Is All Bacteria Harmful for Babies?
Read time: 3 minutes
Explore the impact of bacteria on babies and their immune system. Learn about “good” and “bad” bacteria for babies and why exposure to germs can help your baby’s immune system to mature.
Exposing My Baby to Germs
The moment your baby is born is likely to be the first time your baby’s immune system has been exposed to bacteria from the outside world. Not all bacteria are harmful, and we have many bacteria (known as the human microbiome) which live in our gut and on our skin, which don’t cause us any harm. There are a number of ways in which your baby may be exposed to bacteria after birth.
Babies born vaginally are more likely to develop a pattern of gut bacteria which reflects their mum’s gut bacteria. For babies born by caesarean section, their gut bacteria is likely to reflect their mum’s skin bacteria. The development of an infant’s immune system is influenced by this early exposure to bacteria, which could have life-long impacts on health1.
After birth, the type of environment you live in will also affect your baby’s exposure to bacteria. For example, children who live in farming communities and who have close contact with farm animals have been found to have lower rates of asthma in childhood when compared to children from farming communities who do not have close contact with farm animals2.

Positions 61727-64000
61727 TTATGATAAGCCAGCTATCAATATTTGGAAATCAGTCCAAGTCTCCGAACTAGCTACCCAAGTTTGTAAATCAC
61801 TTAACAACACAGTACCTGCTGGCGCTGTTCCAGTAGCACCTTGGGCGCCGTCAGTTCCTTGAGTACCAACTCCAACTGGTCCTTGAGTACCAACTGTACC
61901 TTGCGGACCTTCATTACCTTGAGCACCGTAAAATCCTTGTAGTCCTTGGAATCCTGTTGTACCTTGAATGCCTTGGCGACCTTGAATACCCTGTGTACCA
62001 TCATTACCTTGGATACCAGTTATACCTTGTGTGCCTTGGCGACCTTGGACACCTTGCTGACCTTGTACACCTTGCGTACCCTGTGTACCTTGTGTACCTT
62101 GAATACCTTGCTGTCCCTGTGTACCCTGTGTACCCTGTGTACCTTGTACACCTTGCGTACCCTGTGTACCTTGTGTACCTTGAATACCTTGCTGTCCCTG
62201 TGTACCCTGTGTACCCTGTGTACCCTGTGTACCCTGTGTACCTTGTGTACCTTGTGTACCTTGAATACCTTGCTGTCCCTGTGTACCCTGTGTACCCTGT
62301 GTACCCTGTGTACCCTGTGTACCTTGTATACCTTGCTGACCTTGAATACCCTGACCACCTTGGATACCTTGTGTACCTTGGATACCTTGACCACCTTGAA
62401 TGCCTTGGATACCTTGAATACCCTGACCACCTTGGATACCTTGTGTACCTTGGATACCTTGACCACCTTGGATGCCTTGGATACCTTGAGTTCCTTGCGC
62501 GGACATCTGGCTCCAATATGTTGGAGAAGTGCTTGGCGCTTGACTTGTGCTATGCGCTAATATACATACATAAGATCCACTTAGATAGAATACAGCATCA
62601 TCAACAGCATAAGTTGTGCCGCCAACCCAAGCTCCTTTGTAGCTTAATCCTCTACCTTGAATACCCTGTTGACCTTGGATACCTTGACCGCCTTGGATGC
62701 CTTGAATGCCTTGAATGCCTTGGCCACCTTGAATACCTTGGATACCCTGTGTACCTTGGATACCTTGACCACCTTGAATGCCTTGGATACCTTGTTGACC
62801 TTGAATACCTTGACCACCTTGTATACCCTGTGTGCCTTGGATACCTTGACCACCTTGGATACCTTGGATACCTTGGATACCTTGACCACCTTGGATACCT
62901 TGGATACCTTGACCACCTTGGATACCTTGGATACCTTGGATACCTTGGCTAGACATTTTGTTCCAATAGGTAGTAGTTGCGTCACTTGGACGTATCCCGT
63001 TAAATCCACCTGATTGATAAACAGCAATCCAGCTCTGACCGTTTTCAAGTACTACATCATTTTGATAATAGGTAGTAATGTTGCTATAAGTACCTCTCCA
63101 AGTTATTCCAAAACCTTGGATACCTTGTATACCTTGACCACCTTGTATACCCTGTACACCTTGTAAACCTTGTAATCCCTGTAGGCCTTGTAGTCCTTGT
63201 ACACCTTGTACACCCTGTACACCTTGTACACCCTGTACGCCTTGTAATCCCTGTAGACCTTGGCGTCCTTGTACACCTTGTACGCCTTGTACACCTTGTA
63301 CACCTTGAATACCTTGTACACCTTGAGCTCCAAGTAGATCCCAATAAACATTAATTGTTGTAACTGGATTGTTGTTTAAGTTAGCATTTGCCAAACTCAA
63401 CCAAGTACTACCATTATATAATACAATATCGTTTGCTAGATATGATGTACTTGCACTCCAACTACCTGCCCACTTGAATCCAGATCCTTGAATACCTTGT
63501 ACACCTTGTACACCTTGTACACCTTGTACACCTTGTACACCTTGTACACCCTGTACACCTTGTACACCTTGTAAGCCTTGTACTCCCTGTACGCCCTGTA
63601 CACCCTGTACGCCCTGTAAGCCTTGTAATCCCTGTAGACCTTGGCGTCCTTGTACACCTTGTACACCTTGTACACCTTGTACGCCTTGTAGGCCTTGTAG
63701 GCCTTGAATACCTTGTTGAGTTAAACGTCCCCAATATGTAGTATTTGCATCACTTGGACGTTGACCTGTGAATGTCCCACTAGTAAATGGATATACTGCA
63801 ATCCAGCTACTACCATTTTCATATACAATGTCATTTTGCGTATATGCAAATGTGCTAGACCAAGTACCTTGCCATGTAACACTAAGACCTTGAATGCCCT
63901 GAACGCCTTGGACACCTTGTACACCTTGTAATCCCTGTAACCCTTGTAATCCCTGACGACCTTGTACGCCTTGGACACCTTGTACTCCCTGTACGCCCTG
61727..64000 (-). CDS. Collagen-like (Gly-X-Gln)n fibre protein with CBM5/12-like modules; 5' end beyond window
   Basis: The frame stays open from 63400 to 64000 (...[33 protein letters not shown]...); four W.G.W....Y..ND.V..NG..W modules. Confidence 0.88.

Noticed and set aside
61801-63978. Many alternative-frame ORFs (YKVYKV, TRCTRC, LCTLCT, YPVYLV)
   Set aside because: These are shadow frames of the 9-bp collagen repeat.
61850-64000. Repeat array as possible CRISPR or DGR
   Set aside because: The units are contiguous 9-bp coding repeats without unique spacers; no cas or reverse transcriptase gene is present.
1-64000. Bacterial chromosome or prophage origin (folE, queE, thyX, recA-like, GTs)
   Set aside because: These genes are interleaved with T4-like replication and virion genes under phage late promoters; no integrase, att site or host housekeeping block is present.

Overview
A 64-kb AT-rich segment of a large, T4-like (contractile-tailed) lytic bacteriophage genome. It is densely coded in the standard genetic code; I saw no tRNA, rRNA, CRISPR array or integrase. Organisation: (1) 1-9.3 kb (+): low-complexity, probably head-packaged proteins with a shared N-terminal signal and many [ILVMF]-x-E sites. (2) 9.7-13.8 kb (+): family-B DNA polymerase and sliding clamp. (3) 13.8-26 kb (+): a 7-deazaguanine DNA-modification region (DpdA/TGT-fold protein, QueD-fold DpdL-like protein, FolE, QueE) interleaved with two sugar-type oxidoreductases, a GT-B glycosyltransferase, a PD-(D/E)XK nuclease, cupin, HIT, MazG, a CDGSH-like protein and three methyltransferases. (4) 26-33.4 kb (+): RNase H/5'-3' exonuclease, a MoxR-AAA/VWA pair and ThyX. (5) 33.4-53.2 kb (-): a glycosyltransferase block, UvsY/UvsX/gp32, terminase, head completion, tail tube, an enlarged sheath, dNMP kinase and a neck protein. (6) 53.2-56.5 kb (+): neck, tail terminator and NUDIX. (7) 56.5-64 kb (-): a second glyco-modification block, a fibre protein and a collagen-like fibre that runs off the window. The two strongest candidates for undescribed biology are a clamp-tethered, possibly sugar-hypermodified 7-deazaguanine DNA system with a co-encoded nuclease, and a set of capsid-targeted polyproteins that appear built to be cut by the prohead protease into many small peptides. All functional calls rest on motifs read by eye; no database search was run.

For formula fed infants, correct preparation of their milk is essential, as it can help to prevent bacterial infections, particularly diarrhea and vomiting. Ensure you wash your hands and sterilise your baby’s bottles and follow the manufacture’s preparation instructions on the pack very carefully to prepare the formula. Dispose of any formula which is left over after you have fed your baby3.
"Good" Bacteria for Babies
Studies have been done to find out whether providing beneficial bacteria in the diet, known as probiotics, can benefit babies in early life. Giving mothers or their baby probiotics has been shown to result in a lower risk of eczema in young children4.
Bacteria in Breast Milk
Human breast milk contains its own pattern of beneficial bacteria which help with the development of a baby’s immune system. Breast milk is also rich in human milk oligosaccharides (HMOs) which these beneficial bacteria thrive upon5. The quantity and type of HMOs in breast milk varies a great deal between women6. You can read more on breast milk nutrition here.
"Bad" Bacteria for Babies
Why Can’t Babies Have Honey?
It’s important that we protect babies from exposure to harmful bacteria. Babies under the age of 12 months should not be fed honey – it may contain bacteria which produce botulism toxin, which can be very harmful to young children7.
Vaccinations and Childhood Illness